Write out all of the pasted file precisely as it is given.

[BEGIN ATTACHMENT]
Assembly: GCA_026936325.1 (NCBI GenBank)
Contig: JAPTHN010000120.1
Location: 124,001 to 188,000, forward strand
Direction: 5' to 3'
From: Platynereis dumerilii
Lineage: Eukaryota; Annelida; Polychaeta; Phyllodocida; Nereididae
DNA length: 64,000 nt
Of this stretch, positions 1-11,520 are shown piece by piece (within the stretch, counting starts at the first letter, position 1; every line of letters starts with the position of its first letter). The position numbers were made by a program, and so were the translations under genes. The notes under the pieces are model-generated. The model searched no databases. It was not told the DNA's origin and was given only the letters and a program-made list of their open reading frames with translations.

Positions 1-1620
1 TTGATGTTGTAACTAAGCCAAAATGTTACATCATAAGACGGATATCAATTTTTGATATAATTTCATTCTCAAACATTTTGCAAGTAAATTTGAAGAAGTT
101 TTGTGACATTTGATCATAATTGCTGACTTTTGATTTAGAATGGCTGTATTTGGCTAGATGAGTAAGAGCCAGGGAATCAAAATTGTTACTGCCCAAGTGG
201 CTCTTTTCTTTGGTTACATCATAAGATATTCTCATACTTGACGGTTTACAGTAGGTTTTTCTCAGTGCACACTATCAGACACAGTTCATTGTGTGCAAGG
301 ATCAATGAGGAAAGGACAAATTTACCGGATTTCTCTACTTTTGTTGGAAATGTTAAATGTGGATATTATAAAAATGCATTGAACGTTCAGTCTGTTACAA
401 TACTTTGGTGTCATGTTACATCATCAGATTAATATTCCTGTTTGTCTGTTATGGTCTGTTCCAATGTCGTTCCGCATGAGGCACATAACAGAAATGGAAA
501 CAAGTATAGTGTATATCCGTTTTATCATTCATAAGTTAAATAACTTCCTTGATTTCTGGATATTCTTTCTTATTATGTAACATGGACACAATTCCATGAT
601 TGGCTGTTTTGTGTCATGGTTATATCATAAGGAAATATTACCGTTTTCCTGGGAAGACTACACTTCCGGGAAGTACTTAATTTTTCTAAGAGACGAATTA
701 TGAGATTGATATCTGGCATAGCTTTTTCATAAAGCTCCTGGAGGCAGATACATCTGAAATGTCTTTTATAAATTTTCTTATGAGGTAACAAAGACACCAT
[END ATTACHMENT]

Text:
Assembly: GCA_026936325.1 (NCBI GenBank)
Contig: JAPTHN010000120.1
Location: 124,001 to 188,000, forward strand
Direction: 5' to 3'
From: Platynereis dumerilii
Lineage: Eukaryota; Annelida; Polychaeta; Phyllodocida; Nereididae
DNA length: 64,000 nt
Of this stretch, positions 1-11,520 are shown piece by piece (within the stretch, counting starts at the first letter, position 1; every line of letters starts with the position of its first letter). The position numbers were made by a program, and so were the translations under genes. The notes under the pieces are model-generated. The model searched no databases. It was not told the DNA's origin and was given only the letters and a program-made list of their open reading frames with translations.

Positions 1-1620
1 TTGATGTTGTAACTAAGCCAAAATGTTACATCATAAGACGGATATCAATTTTTGATATAATTTCATTCTCAAACATTTTGCAAGTAAATTTGAAGAAGTT
101 TTGTGACATTTGATCATAATTGCTGACTTTTGATTTAGAATGGCTGTATTTGGCTAGATGAGTAAGAGCCAGGGAATCAAAATTGTTACTGCCCAAGTGG
201 CTCTTTTCTTTGGTTACATCATAAGATATTCTCATACTTGACGGTTTACAGTAGGTTTTTCTCAGTGCACACTATCAGACACAGTTCATTGTGTGCAAGG
301 ATCAATGAGGAAAGGACAAATTTACCGGATTTCTCTACTTTTGTTGGAAATGTTAAATGTGGATATTATAAAAATGCATTGAACGTTCAGTCTGTTACAA
401 TACTTTGGTGTCATGTTACATCATCAGATTAATATTCCTGTTTGTCTGTTATGGTCTGTTCCAATGTCGTTCCGCATGAGGCACATAACAGAAATGGAAA
501 CAAGTATAGTGTATATCCGTTTTATCATTCATAAGTTAAATAACTTCCTTGATTTCTGGATATTCTTTCTTATTATGTAACATGGACACAATTCCATGAT
601 TGGCTGTTTTGTGTCATGGTTATATCATAAGGAAATATTACCGTTTTCCTGGGAAGACTACACTTCCGGGAAGTACTTAATTTTTCTAAGAGACGAATTA
701 TGAGATTGATATCTGGCATAGCTTTTTCATAAAGCTCCTGGAGGCAGATACATCTGAAATGTCTTTTATAAATTTTCTTATGAGGTAACAAAGACACCAT